Few had ever heard of the little town of Buttermilk Creek, Texas, until it was placed on the map in early 2011 when Texas A & M University anthropologist Michael Waters made his public announcement. He and a team of archaeologists, researchers, students and volunteers had been painstakingly excavating at an archaeological site, known as the Debra L. Firiedkin site, for years. What they discovered there had generated excitement in the world of American archaeology. Read more.
Analyzing carbonate deposits from a second century AD Roman watermill site – thought to be one of the first industrial complexes in human history – has revealed characteristics of the mill, including its nonuse for several months of the year. These findings suggest that the Barbegal mill site was not the Roman city of Arelate’s main flour supplier as hypothesized, but rather it was likely used to produce non-perishable “ship’s bread” for the many ancient ships that visited the major ports of Arles during certain times of the year. Read more.
Researchers studying human remains of high-ranked warriors recovered from an Early Medieval Germanic cemetery have finally gleaned insight into these individuals’ sex and kinship relationships. These findings offer a unique understanding of the Alemanni, a group of Germanic tribes that occupied a region spanning parts of present-day Germany, France, Switzerland and Austria. Read more.
Critically endangered South American forests thought to be the result of climate change were actually spread by ancient communities, archaeologists have found.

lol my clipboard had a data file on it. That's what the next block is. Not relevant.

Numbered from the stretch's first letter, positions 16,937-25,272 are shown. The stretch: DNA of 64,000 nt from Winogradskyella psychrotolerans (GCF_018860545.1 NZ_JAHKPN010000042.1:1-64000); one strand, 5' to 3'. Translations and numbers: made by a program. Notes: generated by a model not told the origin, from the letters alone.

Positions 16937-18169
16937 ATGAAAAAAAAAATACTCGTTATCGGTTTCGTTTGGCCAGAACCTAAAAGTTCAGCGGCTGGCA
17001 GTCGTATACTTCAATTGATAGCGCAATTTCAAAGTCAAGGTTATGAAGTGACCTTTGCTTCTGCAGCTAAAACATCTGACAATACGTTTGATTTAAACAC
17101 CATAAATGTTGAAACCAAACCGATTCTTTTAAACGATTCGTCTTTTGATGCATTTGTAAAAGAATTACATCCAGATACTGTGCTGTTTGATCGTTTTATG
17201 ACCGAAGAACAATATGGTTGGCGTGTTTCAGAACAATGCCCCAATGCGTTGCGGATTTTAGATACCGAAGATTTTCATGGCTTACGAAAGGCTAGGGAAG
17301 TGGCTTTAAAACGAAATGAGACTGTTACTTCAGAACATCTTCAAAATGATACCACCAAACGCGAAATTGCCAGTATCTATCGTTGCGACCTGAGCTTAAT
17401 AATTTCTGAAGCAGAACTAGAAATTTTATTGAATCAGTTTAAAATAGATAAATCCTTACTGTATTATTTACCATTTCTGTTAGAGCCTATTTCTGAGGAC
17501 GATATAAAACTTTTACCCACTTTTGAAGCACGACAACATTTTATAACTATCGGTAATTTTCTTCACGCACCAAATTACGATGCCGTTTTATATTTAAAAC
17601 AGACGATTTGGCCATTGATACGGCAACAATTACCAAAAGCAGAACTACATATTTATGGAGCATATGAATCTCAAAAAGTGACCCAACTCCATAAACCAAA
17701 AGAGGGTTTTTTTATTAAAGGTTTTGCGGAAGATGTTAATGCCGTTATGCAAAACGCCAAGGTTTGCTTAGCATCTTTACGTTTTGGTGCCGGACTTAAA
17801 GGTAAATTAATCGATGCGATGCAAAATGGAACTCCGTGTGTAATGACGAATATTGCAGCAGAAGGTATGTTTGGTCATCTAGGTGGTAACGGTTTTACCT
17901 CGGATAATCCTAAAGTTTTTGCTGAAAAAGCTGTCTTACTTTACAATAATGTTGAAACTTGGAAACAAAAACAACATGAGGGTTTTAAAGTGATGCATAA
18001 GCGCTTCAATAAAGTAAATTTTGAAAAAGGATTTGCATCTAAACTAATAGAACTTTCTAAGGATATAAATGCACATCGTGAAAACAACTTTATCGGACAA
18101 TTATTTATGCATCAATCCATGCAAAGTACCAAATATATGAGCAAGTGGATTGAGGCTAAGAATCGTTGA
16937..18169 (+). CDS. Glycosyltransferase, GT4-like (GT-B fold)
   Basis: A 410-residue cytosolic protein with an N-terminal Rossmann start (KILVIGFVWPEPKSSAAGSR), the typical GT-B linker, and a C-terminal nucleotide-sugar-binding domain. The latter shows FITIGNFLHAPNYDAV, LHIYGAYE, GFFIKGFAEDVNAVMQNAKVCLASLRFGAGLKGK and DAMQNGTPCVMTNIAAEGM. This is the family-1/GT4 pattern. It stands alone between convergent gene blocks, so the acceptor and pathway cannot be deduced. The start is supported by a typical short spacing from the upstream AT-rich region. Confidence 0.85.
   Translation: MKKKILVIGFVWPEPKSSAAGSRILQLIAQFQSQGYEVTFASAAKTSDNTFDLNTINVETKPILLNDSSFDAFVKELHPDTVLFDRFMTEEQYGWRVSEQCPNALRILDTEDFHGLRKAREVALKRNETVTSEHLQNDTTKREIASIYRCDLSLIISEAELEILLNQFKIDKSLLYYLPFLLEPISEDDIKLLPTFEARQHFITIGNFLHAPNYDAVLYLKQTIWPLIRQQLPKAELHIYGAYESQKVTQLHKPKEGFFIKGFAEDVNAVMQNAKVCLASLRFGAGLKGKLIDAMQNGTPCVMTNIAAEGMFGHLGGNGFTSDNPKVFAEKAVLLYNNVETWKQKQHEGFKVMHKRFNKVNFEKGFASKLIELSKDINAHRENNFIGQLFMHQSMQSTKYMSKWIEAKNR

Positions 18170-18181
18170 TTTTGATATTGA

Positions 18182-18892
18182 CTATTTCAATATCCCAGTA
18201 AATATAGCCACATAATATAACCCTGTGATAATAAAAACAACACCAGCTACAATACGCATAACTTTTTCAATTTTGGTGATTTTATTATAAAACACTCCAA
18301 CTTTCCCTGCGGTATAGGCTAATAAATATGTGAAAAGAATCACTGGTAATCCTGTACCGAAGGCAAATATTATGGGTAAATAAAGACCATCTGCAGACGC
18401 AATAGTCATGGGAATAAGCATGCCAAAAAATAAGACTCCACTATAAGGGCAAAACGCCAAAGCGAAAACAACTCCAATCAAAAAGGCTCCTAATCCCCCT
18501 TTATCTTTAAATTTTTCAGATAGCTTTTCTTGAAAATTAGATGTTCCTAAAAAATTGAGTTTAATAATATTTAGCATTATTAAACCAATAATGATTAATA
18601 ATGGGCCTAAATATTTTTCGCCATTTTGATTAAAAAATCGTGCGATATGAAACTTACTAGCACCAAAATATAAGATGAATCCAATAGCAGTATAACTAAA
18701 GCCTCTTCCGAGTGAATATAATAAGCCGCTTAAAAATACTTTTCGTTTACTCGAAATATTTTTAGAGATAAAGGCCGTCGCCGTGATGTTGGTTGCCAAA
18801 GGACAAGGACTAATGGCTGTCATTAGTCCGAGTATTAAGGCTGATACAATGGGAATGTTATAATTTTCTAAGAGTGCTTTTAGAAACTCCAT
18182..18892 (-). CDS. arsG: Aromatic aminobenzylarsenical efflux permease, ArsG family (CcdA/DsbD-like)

Huge swathes of land in Chile, Brazil and Argentina are covered with millions of Araucaria, or monkey puzzle trees, thanks to people planting or cultivating them more than a thousand years ago, a new study shows. Recent logging means the landscape is now one of the world’s most at-risk environments. Read more.
A recent study indicates that volcanic eruptions in the mid 500s resulted in an unusually gloomy and cold period. A joint research project of the Chronology Laboratory of the Finnish Museum of Natural History and Natural Resources Institute Finland suggests that the years 536 and 541-544 CE were very difficult for many people.
An extended period of little light may make it difficult for humans to survive. The level of production of plants is dependent on the amount of available sunlight. Food production, i.e, farming and animal husbandry, rely on the same solar energy. Humans, meanwhile, become more prone to disease if they are not exposed to enough sunlight to produce vitamin D. Read more.